Oh, that is to illumine the heavens and to set off, to advantage, the little perriwig’d cupids, tumbling head over heels, with which the painter has decorated the dome. You see we have no need of the chandelier below, as here, the house is perfectly well illuminated: but I think it would have been a great saving of candle-light, if the manager had ordered the painter, among his other pretty designs, to paint a moon up there, or if he was to hang up that sun with whose intense light our eyes were greatly annoyed in the beginning of the after-piece.

But don’t you think, after all, there is rather a—sort of a—kind of a heavyishness about the house; don’t you think it has a little of an under groundish appearance.

To this I could make no answer: I must confess I have often thought myself the house had a dungeon-like look; so I proposed to him to make our exit, as the candles were putting out, and we should be left in the dark. Accordingly, groping our way through the dismal subterraneous passage that leads from the pit, and passing through the ragged bridewell looking anti-chamber, we once more emerged into the purer air of the park, when bidding my honest countryman good night, I repaired home considerably pleased with the amusements of the evening.

Thus, Mr. Editor, have I given you an account of the chief incidents that occurred in my visit to the theatre. I have shewn you a few of its accommodations and its imperfections. Those who visit it more frequently may be able to give you a better statement.

I shall conclude with a few words of advice for the benefit of every department of it.

I would recommend,

To the actors—less etiquette—less fustian—less buckram.
To the orchestra—new music and more of it.
To the pit—patience—clean benches and umbrellas.
To the boxes—less affectation—less noise—less coxcombs.
To the gallery—less grog and better constables—and,
To the whole house—inside and out, a total reformation.—-And so much for the theatre.


* * * *

[A further set of explanatory notes: the white lion – The Earl of Warwick in The Battle of Hexham; slab shabs – A glutton or foulmouthed person; possibly from the Dutch slabbaerd (one who cannot hold his spittle, a driveller, an idiot); plus the slang shab, a low fellow or mean trickster; twig – to beat with or as with a twig; Suwarrow boots – Cavalry boots named for the Russian field marshal Alexander Vasilyevich Suvarov (1720-1800; buckism – the practice of a ‘buck’ or dandy); making mouths – making scornful faces, being contemptuous.

[The sixth through eighth letters of Jonathan Oldstyle also deal with theater, though Irving’s tack is different. I’ll be posting the next three Oldstyle letters on ROT over the next several days.]

16 August 2010

Letters of Jonathan Oldstyle (Letter IV)

By Washington Irving

[This is the second in Washington Irving’s 1802-03 series of letters to the Morning Chronicle that discusses theater. (The Morning Chronicle was party owned by Aaron Burr, then Thomas Jefferson’s vice president) In Letter III, the young writer made fun of the plays offered on New York’s stages; in Letter IV, Irving, under his pseudonym Jonathan Oldstyle, takes on the playgoers.

[These letters, written when Irving was only 19, brought the budding humorist to the attention of American readers. Having begun the study of law, Irving found he wasn’t especially passionate about that field. The reception of the nine Jonathan Oldstyle letters. which began appearing on 15 November 1802, convinced him that he should focus his efforts on this occupation instead.

[When Irving mocked the theater, professionals in the theater center of New York City were irked. William Dunlap, manager of the Park Theater (where The Battle of Hexham, a subject of Letter III, had been staged), while he appreciated Oldstyle's remarks, reported that his actors were “excessively” irritated at the mockery. When Irving poked fun at the theater reviewers of the New York media, it rankled the working press of the theater district. Nonetheless, Irving, whose authorship was known despite the pen name, was delighted with the response. New York readers enjoyed the gentle criticism and Burr was so pleased that he sent copies of some of the letters to his daughter with laudatory comments.]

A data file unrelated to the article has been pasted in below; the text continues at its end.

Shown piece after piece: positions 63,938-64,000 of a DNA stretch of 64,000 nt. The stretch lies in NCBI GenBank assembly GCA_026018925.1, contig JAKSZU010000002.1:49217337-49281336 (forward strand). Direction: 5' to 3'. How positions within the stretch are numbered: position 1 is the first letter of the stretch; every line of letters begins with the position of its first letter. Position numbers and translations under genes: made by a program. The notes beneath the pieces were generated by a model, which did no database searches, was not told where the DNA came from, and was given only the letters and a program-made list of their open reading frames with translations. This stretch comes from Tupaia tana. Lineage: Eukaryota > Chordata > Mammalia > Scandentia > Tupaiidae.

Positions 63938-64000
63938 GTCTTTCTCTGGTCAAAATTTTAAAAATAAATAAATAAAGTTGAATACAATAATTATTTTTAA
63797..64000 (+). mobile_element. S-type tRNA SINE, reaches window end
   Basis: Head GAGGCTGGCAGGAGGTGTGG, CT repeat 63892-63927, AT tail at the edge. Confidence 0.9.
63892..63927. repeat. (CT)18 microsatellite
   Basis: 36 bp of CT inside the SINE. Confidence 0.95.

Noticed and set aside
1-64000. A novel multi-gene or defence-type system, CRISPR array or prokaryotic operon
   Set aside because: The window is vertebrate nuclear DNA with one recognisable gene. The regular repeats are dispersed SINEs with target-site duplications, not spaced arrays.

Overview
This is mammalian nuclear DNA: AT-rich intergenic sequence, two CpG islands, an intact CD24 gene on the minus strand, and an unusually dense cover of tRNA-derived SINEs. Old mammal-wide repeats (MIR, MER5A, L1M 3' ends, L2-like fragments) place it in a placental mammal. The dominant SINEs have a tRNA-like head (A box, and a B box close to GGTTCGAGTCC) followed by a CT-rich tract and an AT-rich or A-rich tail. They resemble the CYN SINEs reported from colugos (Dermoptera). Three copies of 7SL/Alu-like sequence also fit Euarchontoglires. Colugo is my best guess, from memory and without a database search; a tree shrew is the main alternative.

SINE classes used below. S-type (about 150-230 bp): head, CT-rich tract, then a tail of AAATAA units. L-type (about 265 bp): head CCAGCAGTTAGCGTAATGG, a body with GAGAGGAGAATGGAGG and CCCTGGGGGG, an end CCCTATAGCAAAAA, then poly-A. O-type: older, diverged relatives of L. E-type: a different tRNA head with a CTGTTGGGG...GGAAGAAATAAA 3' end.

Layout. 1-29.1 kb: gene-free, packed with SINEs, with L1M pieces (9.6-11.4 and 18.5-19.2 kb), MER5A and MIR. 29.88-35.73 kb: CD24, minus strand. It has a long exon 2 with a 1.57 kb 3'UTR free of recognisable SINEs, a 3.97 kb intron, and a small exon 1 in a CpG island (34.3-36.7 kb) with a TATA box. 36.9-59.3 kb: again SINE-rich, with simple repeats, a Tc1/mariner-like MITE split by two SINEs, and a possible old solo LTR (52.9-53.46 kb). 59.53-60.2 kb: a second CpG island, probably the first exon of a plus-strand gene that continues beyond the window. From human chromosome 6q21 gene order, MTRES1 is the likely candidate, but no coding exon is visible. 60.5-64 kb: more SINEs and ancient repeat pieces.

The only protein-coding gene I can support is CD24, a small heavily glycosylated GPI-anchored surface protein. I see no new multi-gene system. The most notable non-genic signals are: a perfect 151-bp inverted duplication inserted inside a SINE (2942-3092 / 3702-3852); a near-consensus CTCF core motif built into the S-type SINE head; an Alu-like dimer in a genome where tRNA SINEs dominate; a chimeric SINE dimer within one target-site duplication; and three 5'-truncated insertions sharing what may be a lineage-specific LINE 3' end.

(published 4 December 1802)

Mr. Editor,

My last communication mentioned my visit to the theatre; the remarks it contained were chiefly confined to the play and the actors: I shall now extend them to the audience, who, I assure you, furnish no inconsiderable part of the entertainment.

As I entered the house, some time before the curtain rose, I had sufficient leisure to make some observations. I was much amused with the waggery and humor of the gallery, which, by the way, is kept in excellent order by the constables who are stationed there. The noise in this part of the house is somewhat similar to that which prevailed in Noah’s ark; for we have an imitation of the whistles and yells of every kind of animal.—This, in some measure, compensates for the want of music, (as the gentlemen of our orchestra are very economic of their favors). Some how or another the anger of the gods seemed to be aroused all of a sudden, and they commenced a discharge of apples, nuts & ginger-bread, on the heads of the honest folks in the pit, who had no possibility of retreating from this new kind of thunder-bolts. I can’t say but I was a little irritated at being saluted aside of my head with a rotten pippin, and was going to shake my cane at them; but I was prevented by a decent looking man behind me, who informed me it was useless to threaten or expostulate. They are only amusing themselves a little at our expence, said he, sit down quietly and bend your back to it. My kind neighbor was interrupted by a hard green apple that hit him between the shoulders—he made a wry face, but knowing it was all in joke, bore the blow like a philosopher. I soon saw the wisdom of this determination,—a stray thunder-bolt happened to light on the head of a little sharp-faced Frenchman, dress’d in a white coat and small cock’d hat, who sat two or three benches ahead of me, and seemed to be an irritable little animal: Monsieur was terribly exasperated; he jumped upon his seat, shook his fist at the gallery, and swore violently in bad English. This was all nuts to his merry persecutors, their attention was wholly turned on him, and he formed their target for the rest of the evening.